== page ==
China’s economy likely to power ahead at more than 8% in 2021, beyond

China’s economy grew 7.9 percent from April to June, the National Bureau of Statistics (NBS) announced on Thursday. The growth rate, lower than forecasted 8.1 percent by most market analysts, immediately draw major Western news media outlets to pour cold water on the world’s second largest economy, with some portending it will deteriorate further in the coming months and unable to compete with the US economy.

But it will prove those media pundits wrong when the year-end results come out. Past experiences tell the world that the Chinese government owns unparalleled acumen and coveted ability in managing its economy. This explains why China stood firm and prevailed during the 2008-09 global financial debacle and the 2020 novel coronavirus health crisis, while many other countries, including the US, suffered grave recessions, human loss and social upheavals.

There are plenty of policy tools available to Chinese decision-makers to steer the economy to run at a higher gear. The People’s Bank of China’s 50-basis-point cut to the reserve requirement ratio, or the amount of funds commercial lenders must hold in reserve, released 1 trillion-yuan ($154 billion) worth of liquidity into the economy last week to support the third-quarter GDP grow at a considerably higher rate.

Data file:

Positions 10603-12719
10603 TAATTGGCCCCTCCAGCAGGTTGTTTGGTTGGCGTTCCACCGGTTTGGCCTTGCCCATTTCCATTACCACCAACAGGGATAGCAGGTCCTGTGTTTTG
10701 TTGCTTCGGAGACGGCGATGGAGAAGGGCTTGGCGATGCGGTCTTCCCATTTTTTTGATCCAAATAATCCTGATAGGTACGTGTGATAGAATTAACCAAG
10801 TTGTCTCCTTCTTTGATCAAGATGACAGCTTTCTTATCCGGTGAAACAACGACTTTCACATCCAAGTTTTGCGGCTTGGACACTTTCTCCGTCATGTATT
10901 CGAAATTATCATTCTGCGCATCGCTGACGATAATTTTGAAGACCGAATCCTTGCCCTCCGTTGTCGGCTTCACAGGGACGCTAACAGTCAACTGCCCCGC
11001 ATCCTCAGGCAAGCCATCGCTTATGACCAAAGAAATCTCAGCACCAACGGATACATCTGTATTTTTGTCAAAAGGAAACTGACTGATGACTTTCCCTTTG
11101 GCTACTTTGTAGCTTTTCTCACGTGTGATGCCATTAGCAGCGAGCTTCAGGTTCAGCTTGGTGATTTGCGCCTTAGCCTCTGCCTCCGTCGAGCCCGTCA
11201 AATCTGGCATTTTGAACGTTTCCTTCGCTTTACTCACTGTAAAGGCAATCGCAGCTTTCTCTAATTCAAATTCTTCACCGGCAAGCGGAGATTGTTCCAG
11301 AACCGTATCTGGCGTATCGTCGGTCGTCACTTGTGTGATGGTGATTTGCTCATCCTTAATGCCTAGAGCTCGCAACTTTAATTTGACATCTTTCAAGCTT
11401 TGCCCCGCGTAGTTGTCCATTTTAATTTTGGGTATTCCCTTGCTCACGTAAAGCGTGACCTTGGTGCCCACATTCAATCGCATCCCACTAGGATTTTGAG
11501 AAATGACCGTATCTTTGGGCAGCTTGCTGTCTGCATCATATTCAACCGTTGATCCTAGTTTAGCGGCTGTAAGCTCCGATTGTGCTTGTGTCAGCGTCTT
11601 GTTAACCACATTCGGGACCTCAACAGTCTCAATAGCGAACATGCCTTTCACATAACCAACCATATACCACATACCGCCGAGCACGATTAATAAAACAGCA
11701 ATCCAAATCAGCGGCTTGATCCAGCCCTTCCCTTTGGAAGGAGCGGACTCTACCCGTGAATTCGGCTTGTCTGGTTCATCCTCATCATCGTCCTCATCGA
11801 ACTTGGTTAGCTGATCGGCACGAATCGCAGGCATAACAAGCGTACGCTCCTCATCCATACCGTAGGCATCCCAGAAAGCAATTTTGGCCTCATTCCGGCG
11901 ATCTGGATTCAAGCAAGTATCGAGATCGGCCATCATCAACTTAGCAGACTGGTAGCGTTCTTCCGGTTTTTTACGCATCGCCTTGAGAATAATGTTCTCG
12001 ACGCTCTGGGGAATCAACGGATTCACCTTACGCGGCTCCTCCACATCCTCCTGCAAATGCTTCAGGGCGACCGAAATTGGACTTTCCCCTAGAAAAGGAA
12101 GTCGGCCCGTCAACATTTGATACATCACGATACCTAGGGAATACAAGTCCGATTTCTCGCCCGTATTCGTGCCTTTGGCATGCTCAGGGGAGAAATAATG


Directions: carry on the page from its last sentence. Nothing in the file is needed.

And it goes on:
Unlike the Trump and Biden administrations which resorted to several rounds of pandemic- rescue stimulus plans, spending more than $5 trillion borrowed money to keep the US economy retain its “sugar high”, Beijing has been cautious to avoid “flooding” its economy with excessive liquidity – that partially explains why the yuan has steadily appreciated in value against the US dollar since March 2020 by more than 10 percent till today.

As a matter of fact, to manage financial risks from negatively impacting the economy, China has been deleveraging and all of the so-called “too-big-to-fail” state-owned banking giants are now on a stronger and healthier footing. Local government debt has also been brought under tighter control. In the first five months of this year, special purpose bond issuance totaled only 1.2 trillion yuan, compared with 2.3 trillion issued over the same period last year.

Therefore, Chinese policymakers have room to maneuver when it comes to creating a stronger and healthier economy. They could reduce the reserve ratio again in the second half of the year, or move to cut the benchmark interest rate to make sure the economy expands at 8.5 percent in 2021 and 7 percent in 2022, when the ruling Communist Party of China (CPC) is expected to hold its 20th national congress, another event of global importance.

Chinese economists are aware that the economy is highly resilient after overcoming the coronavirus pandemic fallout. Increasingly, the giant economy is being boosted by rising domestic consumption, roaring external demand for Chinese goods, and the government’s laser-like focus on infrastructure investment, new and high technology investment, and non-stop improvement of 1.4 billion people’s welfare.